Irrationally annoyed: a rant

Generally, I’m fairly easy-going with regards to davening. I’ve been to quite a few different types of services (Reform, Reconstructionist, Orthodox, traditional egalitarian, Conservative) and enjoyed them to varying degrees and in different ways, and nothing, nothing, bugs me more than setting a prayer to the tune of a pop song. It takes me right out of the experience and makes me irrationally pissed off. Part of this is due to a certain ritual conservativeness that I’ve come to ascribe to: it’s distracting to me when I associate a certain tune not with Shabbat or prayer but with light rock radio and cheesy movie soundtracks. Another part of it is the fact that the chosen melody really doesn’t go well with the text: the scansion is all off, and that’s distracting, too.

The minyan I daven most frequently with on Friday nights usually has kabbalat shabbat led by a woman, and ma’ariv led by a man. (This kind of bugs me, too, but that’s rational, and the subject of another post.) A friend of mine, who is studying for smicha (and an amazing singer and all-around awesome person) is a frequent leader of kabbalat shabbat, as she knows the liturgy well and has a strong voice. Unfortunately, she often sets L’cha Dodi to the tune of Leonard Cohen’s “Hallelujah”. This is a great song (everyone and their mother and their second cousin’s dog loves it), but it doesn’t work for me on any level as part of the service. When I’m singing L’cha Dodi, I want to be singing L’cha Dodi, not feeling like I’m singing “she broke your throat and she cut your hair…”

The short version of all of this? It bugs me. Irrationally. In fact, one of the main reasons I’ve been invested in learning the kabbalat shabbat liturgy is so that I can lead services at some point, and use tunes I actually like, that actually work with the service, both in terms of feeling and scansion.

Does anyone else find the use of secular/pop tunes in davening annoying? Am I alone here? I don’t know. Thoughts?

9 thoughts on “Irrationally annoyed: a rant

  1. I’m actually irrationally annoyed right now if you’re apologizing for this.
    I’m currently trying quite hard to justify my distaste for irreverent singing of things that don’t need to be sung etc…but pop songs are a whole different class of bad.

    I can’t stand this “Let’s just have fun” thing people like to do with their Shabbat services.. it’s not bad to have fun as well, but I wish people would remember whom they are there for, primarily.

    • Ha, I’d apologize for annoying you, but then I’d be apologizing for apologizing, so… Yeah.

      I actually love singing absolutely everything (I grew up in a really participatory Reform/Renewal community), but if it’s mumbling or pop songs, I’ll go with the mumble mumble shuckle mumble every time.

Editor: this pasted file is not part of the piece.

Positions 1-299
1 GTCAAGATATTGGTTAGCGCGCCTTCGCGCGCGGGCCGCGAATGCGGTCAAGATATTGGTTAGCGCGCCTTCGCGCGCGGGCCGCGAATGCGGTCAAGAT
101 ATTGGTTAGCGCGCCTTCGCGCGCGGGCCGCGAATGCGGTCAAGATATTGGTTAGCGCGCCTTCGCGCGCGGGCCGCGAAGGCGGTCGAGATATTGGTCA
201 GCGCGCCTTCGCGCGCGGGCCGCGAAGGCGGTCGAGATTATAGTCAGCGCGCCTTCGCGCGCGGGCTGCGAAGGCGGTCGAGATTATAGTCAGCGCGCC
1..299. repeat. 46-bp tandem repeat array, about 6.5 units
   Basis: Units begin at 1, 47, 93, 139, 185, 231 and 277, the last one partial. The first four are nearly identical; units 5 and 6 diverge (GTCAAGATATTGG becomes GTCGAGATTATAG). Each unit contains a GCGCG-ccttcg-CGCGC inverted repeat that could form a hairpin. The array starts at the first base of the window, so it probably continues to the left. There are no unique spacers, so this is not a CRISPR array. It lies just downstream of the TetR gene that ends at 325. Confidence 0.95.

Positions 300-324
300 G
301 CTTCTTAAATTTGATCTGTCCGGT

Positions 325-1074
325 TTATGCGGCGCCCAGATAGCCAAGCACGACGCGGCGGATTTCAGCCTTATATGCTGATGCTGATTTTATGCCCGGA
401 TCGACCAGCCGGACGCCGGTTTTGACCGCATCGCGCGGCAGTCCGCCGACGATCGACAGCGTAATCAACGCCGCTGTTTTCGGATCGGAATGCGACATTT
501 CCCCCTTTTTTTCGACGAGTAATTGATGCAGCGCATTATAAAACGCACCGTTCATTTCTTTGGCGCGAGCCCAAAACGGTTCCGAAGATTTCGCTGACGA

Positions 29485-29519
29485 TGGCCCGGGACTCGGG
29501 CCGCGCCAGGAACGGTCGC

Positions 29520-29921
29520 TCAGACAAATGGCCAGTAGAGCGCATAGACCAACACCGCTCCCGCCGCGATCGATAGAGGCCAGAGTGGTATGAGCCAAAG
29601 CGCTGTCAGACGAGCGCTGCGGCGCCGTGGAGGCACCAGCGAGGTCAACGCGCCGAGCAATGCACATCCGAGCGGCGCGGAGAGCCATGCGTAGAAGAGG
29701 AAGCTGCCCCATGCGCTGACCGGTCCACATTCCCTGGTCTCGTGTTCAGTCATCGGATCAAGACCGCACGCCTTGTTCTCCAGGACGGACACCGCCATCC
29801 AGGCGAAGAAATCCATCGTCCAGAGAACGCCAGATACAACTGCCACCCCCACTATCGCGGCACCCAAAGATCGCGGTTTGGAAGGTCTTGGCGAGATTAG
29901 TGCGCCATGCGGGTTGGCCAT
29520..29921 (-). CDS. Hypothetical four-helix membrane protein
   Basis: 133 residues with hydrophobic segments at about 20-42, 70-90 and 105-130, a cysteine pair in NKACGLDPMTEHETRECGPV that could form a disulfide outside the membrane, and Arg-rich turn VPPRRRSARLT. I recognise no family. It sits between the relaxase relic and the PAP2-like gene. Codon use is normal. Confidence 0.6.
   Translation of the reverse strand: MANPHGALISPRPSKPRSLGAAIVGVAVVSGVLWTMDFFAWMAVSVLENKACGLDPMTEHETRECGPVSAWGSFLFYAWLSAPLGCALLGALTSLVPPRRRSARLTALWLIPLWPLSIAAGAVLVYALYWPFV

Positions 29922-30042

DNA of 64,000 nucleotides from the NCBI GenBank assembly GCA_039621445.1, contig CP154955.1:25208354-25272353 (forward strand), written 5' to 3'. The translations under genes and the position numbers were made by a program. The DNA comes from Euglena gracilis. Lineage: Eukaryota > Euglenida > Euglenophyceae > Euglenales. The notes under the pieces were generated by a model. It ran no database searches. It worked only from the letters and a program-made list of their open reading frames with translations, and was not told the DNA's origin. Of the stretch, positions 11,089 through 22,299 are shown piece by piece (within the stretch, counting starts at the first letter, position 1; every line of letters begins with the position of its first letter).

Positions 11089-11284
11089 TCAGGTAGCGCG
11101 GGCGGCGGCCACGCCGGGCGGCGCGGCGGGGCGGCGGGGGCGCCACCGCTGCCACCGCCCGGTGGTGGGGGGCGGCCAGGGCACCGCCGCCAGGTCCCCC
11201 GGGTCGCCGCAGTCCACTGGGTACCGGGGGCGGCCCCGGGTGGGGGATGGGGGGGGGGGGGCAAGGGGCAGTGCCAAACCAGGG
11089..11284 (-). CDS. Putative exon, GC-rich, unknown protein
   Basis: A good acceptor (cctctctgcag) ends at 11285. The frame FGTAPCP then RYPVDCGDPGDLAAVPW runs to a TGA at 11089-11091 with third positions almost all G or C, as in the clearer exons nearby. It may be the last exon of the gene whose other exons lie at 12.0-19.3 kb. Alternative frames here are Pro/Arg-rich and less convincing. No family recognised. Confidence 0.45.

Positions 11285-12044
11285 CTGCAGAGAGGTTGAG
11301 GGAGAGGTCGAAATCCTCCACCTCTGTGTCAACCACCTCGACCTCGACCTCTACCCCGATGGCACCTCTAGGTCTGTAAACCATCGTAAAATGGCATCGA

it’s not bad to have fun as well, but I wish people would remember whom they are there for, primarily.
      And yeah, this.

  2. Pingback: In those days there was no king in Israel; everyone did as he pleased. « Crystal Decadenz

  3. first off i should say that i have the most horrible taste in music (if your kind enough to call the punk and hardcore i listen to music), but i get it. some tunes just are branded. and other pieces of the liturgy are so special to us its like making fun of best friend, we get strangely annoyed. i remember once i heard a rabbi say “hey look, you CAN sing adon olam to literally any tune!” of course it was a crowd of Jews, someone in the crowd couldn’t hold back saying, “….not that you should.” 😉

    • Well, I don’t know what specific bands you’re talking about, but punk is definitely music. (Can’t say one way or another with regards to hardcore :P)

      and yeah, I have to say I’m with that person in the crowd, lol

  4. Many of our “traditional” prayer melodies came from the pop songs of their day. I think melodies that are secular in origin should be held to the same standards as any other melodies in prayer. If they fit (in mood, meter, etc.), then great, and if not, they should go. A responsible sha”tz should ask that question before using any melody.

    There is a big difference between the Automatic for the People kabbalat shabbat and wacky Purim melodies.

    • That’s a good point re: the “traditional” melodies (and something I should have addressed in my post, since it’s a phenomenon I was aware of)!

      The AFTP kabbalat shabbat sounds really interesting. I think in the end I’m more of a traditionalist when it comes to liturgical music actually used during davening, but I love the idea of taking secular aesthetics and transposing them onto explicitly religious experiences. If nothing else, it’s fascinating as a phenomenon.

  5. As for Leonard Cohen’s “Halleluyah”, it works best for psalms that already have the word “Halleluyah”; I don’t understand this proliferation of setting it to other things!

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